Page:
Fuckin hell, tough match!

Tarot Woman
Angel from the Coast
Warriors
The Boys are back in Town
Stargazer
Emerald

The only answer I'm 100% that I won't change my mind on is Boys are Back v Do you close your Eyes.
 

MrKnickerbocker

clap hands
These are some very, very easy votes across the board. Rising demolishes Jailbreak in every match except for "The Boys Are Back in Town", which is far superior to one of the weakest Rainbow songs.
 

Whooten

Ancient Mariner
I don't like Rainbow and for the life of me cannot figure out why. I like Dio, I like Dio with Sabbath, I like Deep Purple. Something just doesn't click.
 

Niall Kielt

Pulled Her At The Bottle Top
3-3
Jailbreak
Run With The Wolf
Starstruck
The Boys Are Back In Town
Stargazer
Emerald

I don't think Lizzy's importance can be overstated in terms of the development of metal. , The twin lead, the stage presence, the live aggression. They really are a great band but I rarely listen to full albums. The 'depth and variety of tone' that mckindog talks about leads to the albums being inconsistent, to me. Although I agree this variety is an important part of the band and will probably come as a surprise to those who only know the big hitters. Phil's voice and the playing keep me interested on Lizzy's softer moments but really, for me, Romeo and Fight or Fall have no place on an album that features Jailbreak and Emerald. I don't mind the former songs but this variety is what keeps me from coming back to most Lizzy albums.
So as an album I prefer Rising but Lizzy's high points make this a worthy draw.
 

Confeos

Game time started.
Tarot Woman vs Jailbreak
Run With the Wolf vs Angel from the Coast
Starstruck
vs Warriors
Do You Close Your Eyes vs The Boys Are Back in Town
Stargazer
vs Cowboy Song
A Light in the Black vs Emerald

3-3 draw.
Both bands at the peak of their powers (though I still consider Black Rose Lizzy's best album), so I'd say it's a fair cop.
 

Black Bart

Ancient Mariner
Rising all the way except for "The Boys Are Back in Town". It was a tough call for "A Light in the Black" though. "Jailbreak" would have won against "Run With The Wolf" I think.
 

srfc

Ancient Mariner
Rising all the way except for "The Boys Are Back in Town". It was a tough call for "A Light in the Black" though. "Jailbreak" would have won against "Run With The Wolf" I think.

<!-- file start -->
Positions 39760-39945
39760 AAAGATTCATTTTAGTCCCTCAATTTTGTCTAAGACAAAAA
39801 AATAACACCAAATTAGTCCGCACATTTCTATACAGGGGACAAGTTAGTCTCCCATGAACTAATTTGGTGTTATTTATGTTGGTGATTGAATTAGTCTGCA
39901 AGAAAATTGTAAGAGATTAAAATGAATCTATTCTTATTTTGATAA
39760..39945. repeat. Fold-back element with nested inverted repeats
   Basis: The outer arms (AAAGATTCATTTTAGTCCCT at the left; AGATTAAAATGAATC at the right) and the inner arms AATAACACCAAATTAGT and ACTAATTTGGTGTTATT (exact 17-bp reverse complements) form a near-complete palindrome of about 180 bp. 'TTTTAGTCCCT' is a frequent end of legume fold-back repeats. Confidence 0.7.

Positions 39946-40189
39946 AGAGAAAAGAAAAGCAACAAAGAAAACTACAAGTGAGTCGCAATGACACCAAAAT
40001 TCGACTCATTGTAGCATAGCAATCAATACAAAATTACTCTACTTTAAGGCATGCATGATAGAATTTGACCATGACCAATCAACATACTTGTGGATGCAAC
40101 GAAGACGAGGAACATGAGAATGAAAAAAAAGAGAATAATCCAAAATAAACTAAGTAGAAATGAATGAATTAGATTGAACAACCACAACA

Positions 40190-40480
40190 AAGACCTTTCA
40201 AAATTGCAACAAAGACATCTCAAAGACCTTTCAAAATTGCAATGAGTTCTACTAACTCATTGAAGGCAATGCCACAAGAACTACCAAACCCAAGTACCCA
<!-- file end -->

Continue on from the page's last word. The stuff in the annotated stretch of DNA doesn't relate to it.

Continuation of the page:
For me Jailbreak would have won against Run with the Wolf, Starstruck and Do You Close Your Eyes. Cowboy Song would have won against any other track (although I'd add the caveat that I'm talking about the Live and Dangerous version).

A Light in the Black would have won against anything else except Boys are Back and Cowboy Song, Starstruck would have beat Angel from the Coast.

And Emerald is the best song in the list.
 

Niall Kielt

Pulled Her At The Bottle Top
Cowboy Song would have won against any other track (although I'd add the caveat that I'm talking about the Live and Dangerous version).
In terms of Live and Dangerous versions, I prefer Jailbreak and Emerald live but both are still great recorded. Warriors has a different flavour, both are good, not sure which I prefer but the major difference comes with Cowboy Song. The live version is far superior to the recorded version, in my opinion.

And Emerald is the best song in the list.
Word.
 

srfc

Ancient Mariner
In terms of Live and Dangerous versions, I prefer Jailbreak and Emerald live but both are still great recorded. Warriors has a different flavour, both are good, not sure which I prefer but the major difference comes with Cowboy Song. The live version is far superior to the recorded version, in my opinion.
And the segue into Boys are Back is one of the greatest moments on any live album, up there with "scream for me long beach" and "angus angus [whole lotta rosie riff] angus angus"
 

Mosh

The years just pass like trains
Staff member
Rising predictably beats Jailbreak, but Jailbreak put up a surprisingly tough fight. 4-2 but Stargazer was the only blowout.